running and intuition

by

Running is like sex. If it doesn’t happen at least once a week, we feel like something is missing. Sunday comes around, we look back on the week and think, “Shit, what did I forget to do…?”

There’s a certain mental calm that takes over in the latter half of a good session (now we’re onto running here, people). Fatigue takes over and it’s all you can do to maintain proper form. And when this happens, when your lungs feel ready to burst and your legs feel like they have ankle weights wrapped around them, something strange happens.

Bliss supersedes the misery.

no mind

How often do we find ourselves governed by the mental chatter abound in our brains? How often do we lose perspective because our emotional status is based upon the last imaginary scene we staged? Our minds have a terrible tendency to distract us from everything the world has to offer. It keeps us from doing our best work. And from fighting our best samurai sword fights.

How many times have you been reading a book and gotten halfway down the page, only to realize you have no idea what you  just read? Or driven a car some place and not remembered anything about the car ride?

This is sad. Running makes me less sad. Here’s why:

I did a four-miler last Monday. Not crazy high mileage, but for getting back onto the running scene I was content with it. But the last half mile I hit a wall (see second paragraph above).

When this happens, a meditative exercise I try to do is to eliminate thought. Because at this point my mind is my arch enemy. It will tell me that it’s not a big deal if I stop. I mean come on, you did 3.5 miles already! That’s pretty good, right? No one’s watching . . . no one will judge . . . you can walk the rest of the way as your cool down and save some time . . . better to start sweating like a beast now than right when you walk into your house . . . you’ll do better tomorrow . . . you already ran some miles this week! What’s the big deal?

Hence, the elimination of thought. And funny things happen when your mind stills and your body is worn out. When you hit what you imagine is rock bottom.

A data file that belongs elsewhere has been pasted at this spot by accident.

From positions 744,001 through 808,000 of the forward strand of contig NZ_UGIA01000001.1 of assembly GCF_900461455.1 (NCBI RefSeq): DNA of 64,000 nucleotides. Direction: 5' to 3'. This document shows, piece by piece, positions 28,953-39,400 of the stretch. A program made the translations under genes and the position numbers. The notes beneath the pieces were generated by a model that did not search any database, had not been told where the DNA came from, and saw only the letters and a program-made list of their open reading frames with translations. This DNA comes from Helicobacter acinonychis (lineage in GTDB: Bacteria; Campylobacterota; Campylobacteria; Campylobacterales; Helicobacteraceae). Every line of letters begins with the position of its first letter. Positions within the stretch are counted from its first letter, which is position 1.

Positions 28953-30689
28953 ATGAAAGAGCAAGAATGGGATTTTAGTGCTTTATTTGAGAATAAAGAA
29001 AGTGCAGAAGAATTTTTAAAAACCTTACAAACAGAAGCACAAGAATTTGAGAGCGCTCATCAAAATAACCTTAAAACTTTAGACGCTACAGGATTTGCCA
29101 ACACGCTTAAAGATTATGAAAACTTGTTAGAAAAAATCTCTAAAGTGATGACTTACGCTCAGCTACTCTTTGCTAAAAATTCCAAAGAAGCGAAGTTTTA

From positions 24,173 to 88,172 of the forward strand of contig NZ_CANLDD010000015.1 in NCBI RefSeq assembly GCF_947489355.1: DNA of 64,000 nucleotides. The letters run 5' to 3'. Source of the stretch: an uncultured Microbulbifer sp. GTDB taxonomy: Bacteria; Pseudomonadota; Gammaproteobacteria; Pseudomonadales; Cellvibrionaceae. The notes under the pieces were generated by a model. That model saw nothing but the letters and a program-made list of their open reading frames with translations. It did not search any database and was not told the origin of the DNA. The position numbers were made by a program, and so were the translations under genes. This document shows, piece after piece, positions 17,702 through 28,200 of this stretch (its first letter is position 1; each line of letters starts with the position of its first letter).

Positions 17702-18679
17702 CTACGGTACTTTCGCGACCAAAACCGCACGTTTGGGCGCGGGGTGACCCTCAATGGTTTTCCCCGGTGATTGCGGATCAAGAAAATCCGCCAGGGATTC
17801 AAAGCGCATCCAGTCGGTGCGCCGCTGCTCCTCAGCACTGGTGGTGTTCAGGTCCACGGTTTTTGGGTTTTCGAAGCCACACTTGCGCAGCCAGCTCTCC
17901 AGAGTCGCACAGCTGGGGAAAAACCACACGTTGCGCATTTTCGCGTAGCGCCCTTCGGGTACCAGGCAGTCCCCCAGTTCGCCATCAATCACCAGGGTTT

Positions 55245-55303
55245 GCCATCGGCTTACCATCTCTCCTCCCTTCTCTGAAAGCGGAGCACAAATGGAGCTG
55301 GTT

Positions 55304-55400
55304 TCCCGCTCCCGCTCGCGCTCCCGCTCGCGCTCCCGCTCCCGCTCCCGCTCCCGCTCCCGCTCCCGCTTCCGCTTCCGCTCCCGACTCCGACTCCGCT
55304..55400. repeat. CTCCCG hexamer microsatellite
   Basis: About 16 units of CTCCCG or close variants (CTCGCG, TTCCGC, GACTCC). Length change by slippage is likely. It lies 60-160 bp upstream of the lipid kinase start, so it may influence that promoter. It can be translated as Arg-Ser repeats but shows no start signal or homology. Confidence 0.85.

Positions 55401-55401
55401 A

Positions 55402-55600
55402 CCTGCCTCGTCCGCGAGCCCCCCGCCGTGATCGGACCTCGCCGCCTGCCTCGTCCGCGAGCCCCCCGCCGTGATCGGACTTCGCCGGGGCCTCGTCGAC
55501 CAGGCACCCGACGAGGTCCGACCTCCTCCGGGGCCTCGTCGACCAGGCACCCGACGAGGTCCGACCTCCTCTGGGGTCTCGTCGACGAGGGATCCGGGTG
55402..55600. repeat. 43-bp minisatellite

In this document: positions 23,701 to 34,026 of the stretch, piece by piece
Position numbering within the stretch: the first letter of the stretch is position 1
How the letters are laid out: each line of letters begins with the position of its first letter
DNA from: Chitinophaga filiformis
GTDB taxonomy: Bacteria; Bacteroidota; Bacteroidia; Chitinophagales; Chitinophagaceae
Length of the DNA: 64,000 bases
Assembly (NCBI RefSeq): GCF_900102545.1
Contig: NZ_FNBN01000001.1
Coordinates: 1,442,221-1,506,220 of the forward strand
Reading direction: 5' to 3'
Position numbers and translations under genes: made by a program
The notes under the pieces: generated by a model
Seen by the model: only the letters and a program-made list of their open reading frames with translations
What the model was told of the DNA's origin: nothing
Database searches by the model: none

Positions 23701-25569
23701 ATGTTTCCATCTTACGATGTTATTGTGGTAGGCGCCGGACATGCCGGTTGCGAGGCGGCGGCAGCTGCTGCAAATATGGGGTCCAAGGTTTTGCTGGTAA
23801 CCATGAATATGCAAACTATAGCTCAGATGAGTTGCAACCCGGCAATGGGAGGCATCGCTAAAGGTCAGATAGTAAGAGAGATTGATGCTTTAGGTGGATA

intuition

That last half mile gave me some of my best ideas for my current project. By focusing on not focusing on anything, I’m focusing on one thing. Silence. And silence is a beautiful thing.

Because what you hear in the silence, what crops up in the void, is unfettered and uncorrupted. It’s intuition.

Nobody talks about intuition in the real world. On the job, it’s hard to tell your boss you should do something based on a hunch. They want statistics. They want the ROI. They want to be reassured that they’re not paying you for just having fun. Great Scott! Never that!

The theory of intuition is not new. It’s been embodied in the third eye, in various forms of God, in a (supposed) small deposit of metal at the tip of a man’s nose. The only trouble is so few people spend time developing this intuition. Instead of getting down to the bare bones of what makes us human, we immerse ourselves in pleasant distractions, in browsing our Facebook feeds, in watching the Kardashians, in Modern Warfare 3. We set ourselves within walls of vinyl and atop finished wooden floorboards and think ourselves wise. We cease experiencing lives for ourselves, letting the mental chatter rage on unchecked.

Running, and many other forms of exercise, can help us re-establish that connection with our intuition. Can help us to slow our minds and take a look around.

And in a world gone so awry, the last thing we want to do is lose perspective.

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6 Responses to “running and intuition”

  1. Alex Jones Says:

    Idea: give your attention to everything you do in the moment.

  2. canopyglow Says:

    Agreed wholeheartedly! I read to help my mind NOT focus on it’s own swirly frenzies it spins for itself. And I lay in the park for hours just staring to silence my head and body. Because my mind is so active, that sometimes I can’t sleep even when I’m tired. Running wears me out mentally as well, so it’s rewarding to push myself to my limits both physically and mentally in that regard. This is my favorite post! My intuition is me, knowing myself, and responding in the purest form. If only I could relax a little more, at times!

    Looking forward to seeing you in just a couple weeks! Oh also, I’m going to this show on Friday in Cleveland (I’m home for memorial day weekend), I invited Anastasia and we thought we should invite you too! Sorry, no idea where it is. Prob the west side.

    • Jeff Hirz Says:

      That sounds simply wonderful, Carol :). Seems you have a solid grasp on where your intuition comes from!

      Relaxing in action does always seem to be the toughest challenge, doesn’t it?

  3. canopyglow Says:

    its, not it’s. I’m embarassed for myself.

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